GABA is found mostly as a zwitterion, that is, with the carboxy group deprotonated and the amino group protonated. Its conformation depends on its environment. In the gas phase, a highly folded conformation is strongly favored because of the electrostatic attraction between the two functional groups. The stabilization is about 50 kcal/mol, according to quantum chemistry calculations. In the solid state, a more extended conformation is found, with a trans conformation at the amino end and a gauche conformation at the carboxyl end. This is due to the packing interactions with the neighboring molecules. In solution, five different conformations, some folded and some extended, are found as a result of solvation effects. The conformational flexibility of GABA is important for its biological function, as it has been found to bind to different receptors with different conformations. Many GABA analogues with pharmaceutical applications have more rigid structures in order to control the binding better.
In 1883, gamma-aminobutyric acid (GABA) was first synthesized, and it was first known only as a plant and microbe metabolic product.
Exogenous GABA does not penetrate the blood–brain barrier; it is synthesized in the brain. It is synthesized from glutamate using the enzyme glutamate decarboxylase (GAD) and pyridoxal phosphate (which is the active form of vitamin B6) as a cofactor. This process converts glutamate, the principal excitatory neurotransmitter, into the principal inhibitory neurotransmitter (GABA).
GABA is converted back to glutamate by a metabolic pathway called the GABA shunt.
GABA transaminase enzyme catalyzes the conversion of 4-aminobutanoic acid (GABA) and 2-oxoglutarate (α-ketoglutarate) into succinic semialdehyde and glutamate. Succinic semialdehyde is then oxidized into succinic acid by succinic semialdehyde dehydrogenase and as such enters the citric acid cycle as a usable source of energy.
Drugs that act as allosteric modulators of GABA receptors (known as GABA analogues or GABAergic drugs) or increase the available amount of GABA typically have relaxing, anti-anxiety, and anti-convulsive effects. Many of the substances below are known to cause anterograde amnesia and retrograde amnesia.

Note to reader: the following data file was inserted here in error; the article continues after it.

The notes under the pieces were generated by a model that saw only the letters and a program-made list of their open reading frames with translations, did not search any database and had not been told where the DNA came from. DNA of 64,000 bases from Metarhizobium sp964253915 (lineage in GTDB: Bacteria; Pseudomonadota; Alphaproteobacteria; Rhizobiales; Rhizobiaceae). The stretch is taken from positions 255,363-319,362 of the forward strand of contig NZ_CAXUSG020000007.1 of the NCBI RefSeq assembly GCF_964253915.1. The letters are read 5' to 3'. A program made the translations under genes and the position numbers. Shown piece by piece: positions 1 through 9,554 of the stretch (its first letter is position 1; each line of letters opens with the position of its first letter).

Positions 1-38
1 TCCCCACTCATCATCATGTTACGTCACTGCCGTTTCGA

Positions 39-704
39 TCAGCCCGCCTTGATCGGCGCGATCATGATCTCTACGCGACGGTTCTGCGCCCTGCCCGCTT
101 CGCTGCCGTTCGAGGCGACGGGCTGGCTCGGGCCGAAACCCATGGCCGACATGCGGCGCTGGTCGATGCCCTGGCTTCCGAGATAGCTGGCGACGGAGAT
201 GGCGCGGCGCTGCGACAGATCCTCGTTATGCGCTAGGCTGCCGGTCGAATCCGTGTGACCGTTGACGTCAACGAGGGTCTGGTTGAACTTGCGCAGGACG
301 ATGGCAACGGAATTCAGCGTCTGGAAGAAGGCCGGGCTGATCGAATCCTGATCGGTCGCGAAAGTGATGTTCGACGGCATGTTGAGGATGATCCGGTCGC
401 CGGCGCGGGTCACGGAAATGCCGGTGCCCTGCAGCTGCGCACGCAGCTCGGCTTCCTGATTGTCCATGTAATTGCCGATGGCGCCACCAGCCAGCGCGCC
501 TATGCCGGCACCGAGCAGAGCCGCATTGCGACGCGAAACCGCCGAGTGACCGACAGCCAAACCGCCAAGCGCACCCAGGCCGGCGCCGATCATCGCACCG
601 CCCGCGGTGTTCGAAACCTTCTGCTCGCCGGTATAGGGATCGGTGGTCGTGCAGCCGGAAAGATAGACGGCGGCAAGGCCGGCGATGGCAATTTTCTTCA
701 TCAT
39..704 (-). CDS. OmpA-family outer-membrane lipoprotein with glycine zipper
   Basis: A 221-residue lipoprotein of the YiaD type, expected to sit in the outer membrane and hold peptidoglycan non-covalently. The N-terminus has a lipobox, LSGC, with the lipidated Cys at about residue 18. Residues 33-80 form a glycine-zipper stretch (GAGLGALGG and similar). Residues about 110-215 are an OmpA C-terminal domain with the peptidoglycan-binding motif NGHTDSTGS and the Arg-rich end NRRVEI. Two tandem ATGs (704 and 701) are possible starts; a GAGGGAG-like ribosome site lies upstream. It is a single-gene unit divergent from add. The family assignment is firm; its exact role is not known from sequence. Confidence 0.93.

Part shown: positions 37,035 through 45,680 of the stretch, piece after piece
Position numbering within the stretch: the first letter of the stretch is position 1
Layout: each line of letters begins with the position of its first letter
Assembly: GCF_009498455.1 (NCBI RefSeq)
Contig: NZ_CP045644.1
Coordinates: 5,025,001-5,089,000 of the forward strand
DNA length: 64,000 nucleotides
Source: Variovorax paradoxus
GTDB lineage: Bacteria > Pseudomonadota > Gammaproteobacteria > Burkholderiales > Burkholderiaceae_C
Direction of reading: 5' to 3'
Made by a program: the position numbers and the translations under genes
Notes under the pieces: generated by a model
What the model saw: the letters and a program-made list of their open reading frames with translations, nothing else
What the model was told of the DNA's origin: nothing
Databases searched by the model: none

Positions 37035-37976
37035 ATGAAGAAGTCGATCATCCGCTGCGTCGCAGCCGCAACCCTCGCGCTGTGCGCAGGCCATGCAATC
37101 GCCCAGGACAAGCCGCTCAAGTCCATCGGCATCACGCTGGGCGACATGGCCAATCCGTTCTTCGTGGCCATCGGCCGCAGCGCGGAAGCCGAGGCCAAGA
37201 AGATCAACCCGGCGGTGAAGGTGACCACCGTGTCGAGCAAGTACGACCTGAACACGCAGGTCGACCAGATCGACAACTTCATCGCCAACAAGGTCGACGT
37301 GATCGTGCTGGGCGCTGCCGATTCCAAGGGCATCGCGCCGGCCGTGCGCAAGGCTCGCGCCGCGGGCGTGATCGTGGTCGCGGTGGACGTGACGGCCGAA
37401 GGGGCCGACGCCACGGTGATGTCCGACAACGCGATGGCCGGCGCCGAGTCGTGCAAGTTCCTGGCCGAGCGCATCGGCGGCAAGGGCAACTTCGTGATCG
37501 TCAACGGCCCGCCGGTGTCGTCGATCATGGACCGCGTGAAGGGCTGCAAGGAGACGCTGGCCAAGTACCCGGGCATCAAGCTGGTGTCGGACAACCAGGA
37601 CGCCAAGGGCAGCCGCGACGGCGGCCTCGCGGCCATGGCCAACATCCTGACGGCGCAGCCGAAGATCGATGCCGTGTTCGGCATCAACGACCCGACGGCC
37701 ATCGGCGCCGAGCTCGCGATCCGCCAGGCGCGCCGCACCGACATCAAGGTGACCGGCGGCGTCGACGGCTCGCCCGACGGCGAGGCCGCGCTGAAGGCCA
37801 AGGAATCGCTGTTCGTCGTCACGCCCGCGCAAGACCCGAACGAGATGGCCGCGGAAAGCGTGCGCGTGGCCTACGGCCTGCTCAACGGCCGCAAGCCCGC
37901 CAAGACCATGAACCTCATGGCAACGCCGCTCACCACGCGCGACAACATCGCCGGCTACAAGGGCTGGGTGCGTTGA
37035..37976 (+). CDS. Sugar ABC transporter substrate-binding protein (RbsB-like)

In general, GABA does not cross the blood–brain barrier, although certain areas of the brain that have no effective blood–brain barrier, such as the periventricular nucleus, can be reached by drugs such as systemically injected GABA. At least one study suggests that orally administered GABA increases the amount of human growth hormone (HGH). GABA directly injected to the brain has been reported to have both stimulatory and inhibitory effects on the production of growth hormone, depending on the physiology of the individual. Certain pro-drugs of GABA (ex. picamilon) have been developed to permeate the blood–brain barrier, then separate into GABA and the carrier molecule once inside the brain. This allows for a direct increase of GABA levels throughout all areas of the brain, in a manner following the distribution pattern of the pro-drug prior to metabolism.
GABA enhanced the catabolism of serotonin into N-acetylserotonin (the precursor of melatonin) in rats. It is thus suspected that GABA is involved in the synthesis of melatonin and thus might exert regulatory effects on sleep and reproductive functions.
- GABAA receptor ligands.
- Agonists/positive allosteric modulators: ethanol, barbiturates, benzodiazepines, carisoprodol, chloral hydrate, etaqualone, etomidate, glutethimide, kava, methaqualone, muscimol, neuroactive steroids, z-drugs, propofol, skullcap, valerian, theanine, volatile/inhaled anaesthetics.
- Antagonists/negative allosteric modulators: bicuculline, cicutoxin, flumazenil, furosemide, gabazine, oenanthotoxin, picrotoxin, Ro15-4513, thujone, amentoflavone.
- GABAB receptor ligands.
- GABA reuptake inhibitors: deramciclane, hyperforin, tiagabine.
- GABA-transaminase inhibitors: gabaculine, phenelzine, valproate, vigabatrin, lemon balm (Melissa officinalis).
- GABA analogues: pregabalin and gabapentin.
- Others: GABA (itself), L-glutamine, L-theanine, picamilon, progabide.
- GABA receptors
- Spastic diplegia, a GABA deficiency neuromuscular neuropathology
- GABA tea
- GABA analogue
- Succinic semialdehyde dehydrogenase deficiency
- 4-aminobutyrate transaminase (GABA-transaminase) deficiency
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- Media related to Gamma-Aminobutyric acid at Wikimedia Commons
- Parviz M, Vogel K, Gibson KM, Pearl PL (2014-11-25). "GABA". Disorders of GABA metabolism: SSADH and GABA-transaminase deficiencies. Journal of Pediatric Epilepsy. Retrieved 2015-01-16.
Clinical disorders known to affect inherited GABA metabolism
- Gamma-aminobutyric acid MS Spectrum
- Scholarpedia article on GABA
- List of GABA neurons on NeuroLex.org